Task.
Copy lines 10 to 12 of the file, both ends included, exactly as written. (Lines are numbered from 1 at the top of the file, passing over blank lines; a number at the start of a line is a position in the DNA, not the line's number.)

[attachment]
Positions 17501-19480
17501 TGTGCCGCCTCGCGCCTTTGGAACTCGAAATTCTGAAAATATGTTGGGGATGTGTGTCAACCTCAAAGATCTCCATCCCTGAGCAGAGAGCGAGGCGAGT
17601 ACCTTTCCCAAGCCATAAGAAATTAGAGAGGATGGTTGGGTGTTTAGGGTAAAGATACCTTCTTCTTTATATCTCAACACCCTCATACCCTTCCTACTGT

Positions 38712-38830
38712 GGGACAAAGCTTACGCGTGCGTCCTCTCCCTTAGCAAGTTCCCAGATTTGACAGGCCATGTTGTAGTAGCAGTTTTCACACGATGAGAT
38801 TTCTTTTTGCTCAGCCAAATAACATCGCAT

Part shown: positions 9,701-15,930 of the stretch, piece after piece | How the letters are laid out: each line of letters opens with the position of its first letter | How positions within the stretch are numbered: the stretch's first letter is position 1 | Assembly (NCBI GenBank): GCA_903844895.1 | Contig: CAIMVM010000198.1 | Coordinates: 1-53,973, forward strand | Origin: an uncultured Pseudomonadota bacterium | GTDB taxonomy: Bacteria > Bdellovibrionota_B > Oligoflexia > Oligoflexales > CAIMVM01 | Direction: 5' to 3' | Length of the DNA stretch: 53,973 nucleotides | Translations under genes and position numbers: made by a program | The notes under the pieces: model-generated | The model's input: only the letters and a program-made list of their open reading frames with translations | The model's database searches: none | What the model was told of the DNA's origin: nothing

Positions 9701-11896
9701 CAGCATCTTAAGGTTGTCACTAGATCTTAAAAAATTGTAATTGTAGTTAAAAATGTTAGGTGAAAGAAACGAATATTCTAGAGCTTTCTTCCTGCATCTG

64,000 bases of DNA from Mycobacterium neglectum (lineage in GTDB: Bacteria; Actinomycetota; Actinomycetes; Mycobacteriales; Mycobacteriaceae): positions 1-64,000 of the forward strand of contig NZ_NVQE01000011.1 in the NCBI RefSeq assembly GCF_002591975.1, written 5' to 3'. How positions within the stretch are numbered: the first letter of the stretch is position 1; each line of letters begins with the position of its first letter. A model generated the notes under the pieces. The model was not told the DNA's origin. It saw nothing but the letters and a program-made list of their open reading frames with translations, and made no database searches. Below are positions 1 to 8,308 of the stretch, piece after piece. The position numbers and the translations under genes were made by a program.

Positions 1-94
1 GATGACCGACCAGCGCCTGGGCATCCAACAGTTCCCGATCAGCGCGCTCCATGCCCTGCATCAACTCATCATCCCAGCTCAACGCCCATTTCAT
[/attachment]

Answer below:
64,000 bases of DNA from Mycobacterium neglectum (lineage in GTDB: Bacteria; Actinomycetota; Actinomycetes; Mycobacteriales; Mycobacteriaceae): positions 1-64,000 of the forward strand of contig NZ_NVQE01000011.1 in the NCBI RefSeq assembly GCF_002591975.1, written 5' to 3'. How positions within the stretch are numbered: the first letter of the stretch is position 1; each line of letters begins with the position of its first letter. A model generated the notes under the pieces. The model was not told the DNA's origin. It saw nothing but the letters and a program-made list of their open reading frames with translations, and made no database searches. Below are positions 1 to 8,308 of the stretch, piece after piece. The position numbers and the translations under genes were made by a program.

Positions 1-94
1 GATGACCGACCAGCGCCTGGGCATCCAACAGTTCCCGATCAGCGCGCTCCATGCCCTGCATCAACTCATCATCCCAGCTCAACGCCCATTTCAT